Is Frozen Fever Frozen 2

Frozen fruits can cause infectious diseases

19.05.2007

By eating frozen food, especially fruit and vegetables, pathogens causing diarrhea and hepatitis can be transmitted ...

The consumption of contaminated frozen fruits can lead to the transmission of pathogenic germs. In the Federal Health Gazette (2/2007) an outbreak of diarrhea that occurred in a Hamburg company canteen is associated with the consumption of blackberry yoghurt and ice confectionery. Both desserts were prepared in the large kitchen from frozen blackberries and yoghurt. Apparently the fruits were infected with noroviruses. "We know that some pathogens that are transmitted through contaminated food are extremely temperature-resistant. Both in insufficiently cooked food and in the frozen state, many of these dangerous germs remain capable of reproduction and can thus trigger diseases. Unfortunately, only a few cases are well documented. In this respect, it is difficult to say how often infections actually originate from frozen foods, "explains Prof. Wolfgang Jilg, microbiologist from the University of Regensburg. According to the Robert Koch Institute, almost 90,000 people in Germany have been infected with noroviruses since the beginning of the year - about three times more than in the same period of the previous year. The majority of these infections occurred through direct human-to-human infection.

In addition to diarrhea pathogens, other viruses can also lurk in frozen foods - primarily fruit and vegetables. “There are several studies that show that hepatitis A viruses - the causative agents of infectious liver inflammation - can also be transmitted through frozen food. Jaundice outbreaks have occurred in the past from frozen raspberries, blueberries, strawberries and various vegetables. The consumption of unpeeled fruit, vegetables and salads that have come into contact with contaminated water can also trigger hepatitis A. Unfortunately, the consumer cannot distinguish between infected food and germ-free goods. Therefore, even in a 4-star hotel in countries with low hygiene standards, you are not necessarily protected from infection, "warns Jilg. Lately, virus diarrheal diseases have also been increasing on cruise ships: at the end of last year, almost 500 passengers on the" Freedom of the Seas "suffered severe diarrhea during a Caribbean cruise - the trigger: noroviruses.

Vaccination - the only protection

In order to protect against infections with noroviruses or other pathogens that are transmitted through contaminated food, experts recommend strict hygiene measures. “Family members very often get infected from one another. For example, if a child suffers from diarrhea, extreme hygiene is advisable - even if it has to be done quickly. In any case, hands should be cleaned thoroughly if you've come into contact with dirty clothes, vomit or stool remains, ”advises Jilg.

When traveling abroad to countries where hepatitis A - the so-called travel jaundice - is widespread, doctors recommend preventive vaccination. “While hepatitis diseases occur again and again in southern Italy, which can be traced back to the consumption of infected mussels and seafood, the sources of infection in other popular travel destinations cannot be so clearly delimited. In a hotel, the orange juice at the breakfast buffet can be just as contagious as the salad buffet. Since the virus is particularly widespread in developing countries, but also in many countries in southern and eastern Europe, most of the locals come into contact with this pathogen in the course of their lives. And so an infected worker helping with the harvest or working in a food factory can spread these highly contagious viruses. We therefore advise all tourists traveling to these destinations to have their vaccinations, "recommends Prof. Thomas Löscher from the Tropical Institute in Munich.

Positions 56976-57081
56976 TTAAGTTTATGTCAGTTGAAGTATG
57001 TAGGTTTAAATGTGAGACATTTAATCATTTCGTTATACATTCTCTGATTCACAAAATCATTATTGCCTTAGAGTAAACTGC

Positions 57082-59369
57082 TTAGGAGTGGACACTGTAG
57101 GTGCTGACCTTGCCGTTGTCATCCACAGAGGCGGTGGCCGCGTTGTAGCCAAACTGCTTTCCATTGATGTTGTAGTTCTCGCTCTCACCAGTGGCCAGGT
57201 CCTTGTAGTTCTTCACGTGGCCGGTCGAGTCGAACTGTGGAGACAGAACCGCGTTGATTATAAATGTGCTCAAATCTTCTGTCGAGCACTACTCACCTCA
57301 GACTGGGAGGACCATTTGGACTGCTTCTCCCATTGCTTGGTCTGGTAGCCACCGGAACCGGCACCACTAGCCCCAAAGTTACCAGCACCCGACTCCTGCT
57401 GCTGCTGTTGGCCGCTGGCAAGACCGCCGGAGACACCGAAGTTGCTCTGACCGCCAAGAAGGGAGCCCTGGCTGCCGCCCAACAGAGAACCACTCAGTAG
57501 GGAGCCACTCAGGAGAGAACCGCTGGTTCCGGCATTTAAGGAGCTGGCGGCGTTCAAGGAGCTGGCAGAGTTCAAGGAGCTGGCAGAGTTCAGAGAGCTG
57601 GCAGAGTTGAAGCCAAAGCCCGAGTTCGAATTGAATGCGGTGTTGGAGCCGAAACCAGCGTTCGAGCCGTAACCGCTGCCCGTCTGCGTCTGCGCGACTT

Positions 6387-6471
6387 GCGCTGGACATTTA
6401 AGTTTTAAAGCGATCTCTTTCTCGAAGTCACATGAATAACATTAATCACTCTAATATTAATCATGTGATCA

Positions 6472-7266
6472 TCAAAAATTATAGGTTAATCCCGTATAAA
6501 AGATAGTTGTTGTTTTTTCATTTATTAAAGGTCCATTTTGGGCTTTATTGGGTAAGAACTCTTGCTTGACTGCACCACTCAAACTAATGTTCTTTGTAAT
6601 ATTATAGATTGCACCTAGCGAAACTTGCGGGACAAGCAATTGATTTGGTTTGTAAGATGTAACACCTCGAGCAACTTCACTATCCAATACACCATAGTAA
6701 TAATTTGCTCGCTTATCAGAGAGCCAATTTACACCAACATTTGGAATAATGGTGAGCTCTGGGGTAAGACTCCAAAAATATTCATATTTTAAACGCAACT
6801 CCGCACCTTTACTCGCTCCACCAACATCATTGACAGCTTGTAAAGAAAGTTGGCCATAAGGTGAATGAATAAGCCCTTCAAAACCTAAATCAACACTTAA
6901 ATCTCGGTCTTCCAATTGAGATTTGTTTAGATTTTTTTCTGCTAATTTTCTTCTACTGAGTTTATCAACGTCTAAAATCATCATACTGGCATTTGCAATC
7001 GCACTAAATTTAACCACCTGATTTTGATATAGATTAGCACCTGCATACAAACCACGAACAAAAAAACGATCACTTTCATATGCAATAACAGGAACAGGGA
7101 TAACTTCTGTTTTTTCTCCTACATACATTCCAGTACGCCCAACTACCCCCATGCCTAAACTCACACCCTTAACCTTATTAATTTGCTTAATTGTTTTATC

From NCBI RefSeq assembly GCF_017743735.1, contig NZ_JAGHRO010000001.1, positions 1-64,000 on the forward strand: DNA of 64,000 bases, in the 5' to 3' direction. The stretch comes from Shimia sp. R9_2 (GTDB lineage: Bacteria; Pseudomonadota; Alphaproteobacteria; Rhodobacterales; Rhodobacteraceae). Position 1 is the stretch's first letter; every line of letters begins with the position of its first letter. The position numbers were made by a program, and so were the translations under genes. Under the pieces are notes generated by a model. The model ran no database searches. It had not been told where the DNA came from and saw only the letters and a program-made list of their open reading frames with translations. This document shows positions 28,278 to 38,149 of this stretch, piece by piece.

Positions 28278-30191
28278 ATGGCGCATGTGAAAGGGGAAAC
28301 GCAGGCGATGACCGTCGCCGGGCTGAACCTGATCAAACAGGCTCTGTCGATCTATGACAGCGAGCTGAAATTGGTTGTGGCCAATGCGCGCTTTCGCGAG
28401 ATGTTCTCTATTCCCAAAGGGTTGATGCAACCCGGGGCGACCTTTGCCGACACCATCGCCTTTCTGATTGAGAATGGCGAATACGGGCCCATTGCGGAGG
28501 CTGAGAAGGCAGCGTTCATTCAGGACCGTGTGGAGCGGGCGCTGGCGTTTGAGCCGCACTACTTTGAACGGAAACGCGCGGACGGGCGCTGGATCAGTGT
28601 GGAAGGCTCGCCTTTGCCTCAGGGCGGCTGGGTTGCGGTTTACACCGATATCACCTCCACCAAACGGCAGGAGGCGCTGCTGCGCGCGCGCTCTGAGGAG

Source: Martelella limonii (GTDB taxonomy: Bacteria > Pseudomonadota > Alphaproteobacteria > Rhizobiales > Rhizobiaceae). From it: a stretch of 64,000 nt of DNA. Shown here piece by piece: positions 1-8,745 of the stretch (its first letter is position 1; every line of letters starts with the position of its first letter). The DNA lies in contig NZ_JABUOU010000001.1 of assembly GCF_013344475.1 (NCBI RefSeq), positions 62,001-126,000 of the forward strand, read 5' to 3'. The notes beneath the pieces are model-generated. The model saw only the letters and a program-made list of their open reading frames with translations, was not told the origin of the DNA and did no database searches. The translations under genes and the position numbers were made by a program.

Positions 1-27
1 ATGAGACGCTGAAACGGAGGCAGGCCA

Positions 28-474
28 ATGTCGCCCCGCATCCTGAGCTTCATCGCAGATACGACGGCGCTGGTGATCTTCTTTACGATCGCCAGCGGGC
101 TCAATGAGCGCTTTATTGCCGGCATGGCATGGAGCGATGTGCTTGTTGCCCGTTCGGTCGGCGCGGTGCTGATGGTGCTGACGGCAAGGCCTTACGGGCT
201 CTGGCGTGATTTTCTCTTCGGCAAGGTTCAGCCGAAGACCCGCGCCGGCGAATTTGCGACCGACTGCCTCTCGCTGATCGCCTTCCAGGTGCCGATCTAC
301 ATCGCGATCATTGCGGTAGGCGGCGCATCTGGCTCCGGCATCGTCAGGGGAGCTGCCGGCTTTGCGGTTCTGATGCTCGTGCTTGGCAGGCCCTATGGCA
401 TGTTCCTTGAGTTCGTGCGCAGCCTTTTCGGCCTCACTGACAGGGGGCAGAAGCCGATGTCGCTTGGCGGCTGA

In addition to fever, nausea and general fatigue, the yellowing of the skin and eyes is typical for the disease. This "jaundice" is triggered by a malfunction of the infected liver - as a result, bile pigments are deposited in the skin. The symptoms usually subside within a few weeks - in severe cases, however, the illness can lead to a longer hospital stay and in rare cases - especially in the elderly or with previous liver damage - lead to death. There is no therapy against infection with hepatitis A viruses. A hepatitis A vaccination is possible shortly before the start of the journey. The protection has already built up after approx. 10-14 days. Due to the long incubation period (duration between infection and outbreak), even a "last-minute" vaccination shortly before departure provides protection. The vaccination itself is well tolerated and protects for at least 1-2 years Months, then offers long-term protection for at least 10 years.

First German health insurance company also pays for travel vaccinations

According to information from the Kaufmännische Krankenkasse (KKH) in Hanover, the costs for vaccinations during stays abroad - which also include vaccinations against hepatitis A - will be reimbursed for all those insured with KKH with immediate effect. In addition to vaccinations against jaundice (hepatitis A and B), the KKH states that it will also pay for travel vaccinations against yellow fever, TBE, meningococci, rabies, cholera and typhoid, as well as booster vaccinations against tetanus (tetanus), diphtheria and polio (poliomyelitis). According to its own information, the KKH has around 1.9 million insured persons.